Feb. 2 (Bloomberg) -- Brace yourselves, black-fashion addicts. Color may be making its biggest comeback since the 1960s.
Women’s clothes, handbags and shoes appearing at chains from Bloomingdale’s to Nordstrom Inc. are more colorful than usual for a spring season. The collections to be unveiled when New York Fashion Week begins Feb. 9 may push the trend into fall.
The multicolored palette will help spur a 4 percent gain in women’s apparel sales this year, faster than the 2.5 percent increase to $109.6 billion recorded in the 12 months ended in November, according to NPD Group Inc. It will generate faster bag and shoe sales, too, the Port Washington, New York-based market research firm said.
“Designers recognize that dramatic change is what drives growth,” Marshal Cohen, NPD’s chief industry analyst, said. “When the recession is coming, you get conservative. When the recession is happening, you start designing with bold changes. Then it takes a year for it to hit the market.”
Women’s apparel dominates the floors of U.S. department- store chains. At Nordstrom, it represented about a third of the chain’s estimated $10.7 billion sales in the most recent fiscal year.
Industry watchers have predicted a color comeback before, only to be proved mostly wrong by black-garbed fashionistas.
Lisa Pak, proprietor of a Manhattan boutique called Patron of the New and a devotee of all things black, is a skeptic.
“My shop’s spring orders reflect my and my clients’ taste: We all love black,” she said.
Black has had a “stranglehold” on fashion for more than 30 years, according to David Wolfe, creative director of Doneger Group, a New York-based fashion forecaster. In the early ‘80s Japanese designers including Yohji Yamamoto invaded Paris with their all-black collections, he said. Then came so-called Heroin Chic, and black became hip.
“When the general public finally latched on to the notion that everybody can be cool, black was locked in,” Wolfe said.
Still, two trends may reverse black’s momentum, Wolfe said. Consumers suffering post-recession blues need a lift, and Latin America culture, with its colorful emphasis, is influencing American tastes, he said.
Bright colors have risen in the Pantone Color Institute’s twice-yearly top-10 color ranking since 2009, pushing neutrals down, said Leatrice Eiseman, its executive director. Tangerine Tango orange, Solar Power yellow and Bellfower purple topped the list for this spring. The ranking included only two neutral shades, Driftwood and Starfish, which rated ninth and tenth, respectively. The Carlstadt, New Jersey, firm polls designers to make its forecasts.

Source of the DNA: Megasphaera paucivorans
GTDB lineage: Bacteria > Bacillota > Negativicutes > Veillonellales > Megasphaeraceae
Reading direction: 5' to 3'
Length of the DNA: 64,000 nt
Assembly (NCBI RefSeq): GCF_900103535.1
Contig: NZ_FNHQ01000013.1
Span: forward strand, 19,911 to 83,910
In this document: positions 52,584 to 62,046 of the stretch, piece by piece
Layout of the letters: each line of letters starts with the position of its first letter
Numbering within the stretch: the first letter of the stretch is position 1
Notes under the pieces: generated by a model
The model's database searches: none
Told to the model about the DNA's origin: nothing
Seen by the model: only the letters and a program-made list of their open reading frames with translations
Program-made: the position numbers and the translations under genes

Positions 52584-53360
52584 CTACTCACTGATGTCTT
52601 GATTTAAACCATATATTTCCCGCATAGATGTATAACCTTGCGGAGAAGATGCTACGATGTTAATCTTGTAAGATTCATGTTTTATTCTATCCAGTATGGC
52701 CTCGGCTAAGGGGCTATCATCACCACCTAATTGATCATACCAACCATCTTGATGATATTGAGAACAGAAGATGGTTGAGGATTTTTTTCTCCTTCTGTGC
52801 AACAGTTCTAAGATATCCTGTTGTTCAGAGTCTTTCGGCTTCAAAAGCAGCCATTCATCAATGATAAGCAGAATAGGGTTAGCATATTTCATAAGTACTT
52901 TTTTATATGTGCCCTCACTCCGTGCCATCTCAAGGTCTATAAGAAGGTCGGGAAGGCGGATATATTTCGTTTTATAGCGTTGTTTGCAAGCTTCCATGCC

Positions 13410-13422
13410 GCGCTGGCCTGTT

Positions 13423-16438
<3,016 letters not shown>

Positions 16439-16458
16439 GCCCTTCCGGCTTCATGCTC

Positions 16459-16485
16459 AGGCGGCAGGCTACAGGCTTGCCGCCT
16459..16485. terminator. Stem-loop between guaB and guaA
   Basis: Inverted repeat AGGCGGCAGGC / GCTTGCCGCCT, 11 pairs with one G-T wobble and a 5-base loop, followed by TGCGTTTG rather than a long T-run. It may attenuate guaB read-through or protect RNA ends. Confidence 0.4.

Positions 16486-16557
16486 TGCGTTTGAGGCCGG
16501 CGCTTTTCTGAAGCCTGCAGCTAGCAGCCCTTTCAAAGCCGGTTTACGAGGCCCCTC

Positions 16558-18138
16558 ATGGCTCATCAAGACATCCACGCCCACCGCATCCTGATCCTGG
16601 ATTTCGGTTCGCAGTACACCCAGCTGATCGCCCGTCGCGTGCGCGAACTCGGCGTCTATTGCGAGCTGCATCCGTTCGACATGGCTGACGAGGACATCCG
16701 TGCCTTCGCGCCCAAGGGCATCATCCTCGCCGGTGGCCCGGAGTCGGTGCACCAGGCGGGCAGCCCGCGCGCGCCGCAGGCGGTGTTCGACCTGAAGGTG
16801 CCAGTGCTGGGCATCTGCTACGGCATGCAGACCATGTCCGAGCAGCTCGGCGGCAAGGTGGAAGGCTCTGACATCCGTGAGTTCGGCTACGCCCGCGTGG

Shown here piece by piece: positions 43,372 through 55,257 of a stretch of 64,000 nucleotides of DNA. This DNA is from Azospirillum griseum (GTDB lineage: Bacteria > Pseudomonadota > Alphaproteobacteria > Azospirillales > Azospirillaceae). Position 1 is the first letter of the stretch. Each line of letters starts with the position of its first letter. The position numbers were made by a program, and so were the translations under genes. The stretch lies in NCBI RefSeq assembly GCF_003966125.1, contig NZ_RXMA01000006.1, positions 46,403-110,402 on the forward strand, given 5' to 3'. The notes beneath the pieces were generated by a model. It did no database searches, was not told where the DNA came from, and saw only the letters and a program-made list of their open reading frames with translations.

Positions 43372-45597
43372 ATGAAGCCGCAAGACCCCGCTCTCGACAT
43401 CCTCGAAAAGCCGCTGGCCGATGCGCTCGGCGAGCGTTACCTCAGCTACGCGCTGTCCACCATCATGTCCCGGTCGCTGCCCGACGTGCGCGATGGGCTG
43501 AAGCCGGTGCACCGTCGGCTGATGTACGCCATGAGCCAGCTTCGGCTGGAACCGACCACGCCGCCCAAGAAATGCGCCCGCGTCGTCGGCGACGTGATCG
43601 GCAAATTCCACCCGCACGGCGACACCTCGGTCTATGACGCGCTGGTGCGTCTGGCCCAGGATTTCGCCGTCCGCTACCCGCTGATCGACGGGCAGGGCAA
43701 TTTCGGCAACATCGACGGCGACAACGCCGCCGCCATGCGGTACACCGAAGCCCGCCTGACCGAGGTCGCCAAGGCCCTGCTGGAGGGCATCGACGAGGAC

Wolfe, 70, hasn’t seen designers fall this hard for color - - from bold cobalt blues to soft peony pinks -- since the Pop- driven ‘60s and the time in the early ‘80s when French designer Christian Lacroix was important, he said.
Retail websites already are touting their spring colors.
Macy’s Inc.’s Bloomingdale’s showed what it called “totally shocking” items with “color-charged punch,” including a Marc by Marc Jacobs leather messenger bag in “electro blue,” white and black for $498. “Get some color,” Gap Inc. urged, touting neon-green bordered scarves for $29.95.
At Nordstrom, demand for extra-colorful items appeared last fall and is growing even faster into spring, said Jeffrey Kalinsky, the Seattle-based chain’s executive vice president of designer merchandising.
Kalinsky says he’s optimistic that more women have developed the same kind of confidence in wearing color that celebrities have exhibited, as Natalie Portman did with the hot pink Lanvin gown she wore to the Golden Globes.
“Who wants to walk into a party and fade?” Kalinsky said.
Amanda DiLauro, 25, a marketing coordinator in Manhattan, says she loves black because it has a couture-like aesthetic and brings maturity to her wardrobe.
Still, she said she’s “loving the neon accessories this season. I’m thinking of pairing hot pink accessories, like belts and bangles, into my spring styles, but definitely not all.”
--Editors: Robin Ajello, John Brecher
To contact the reporter on this story: Cotten Timberlake in Washington at email@example.com
To contact the editor responsible for this story: Robin Ajello at firstname.lastname@example.org.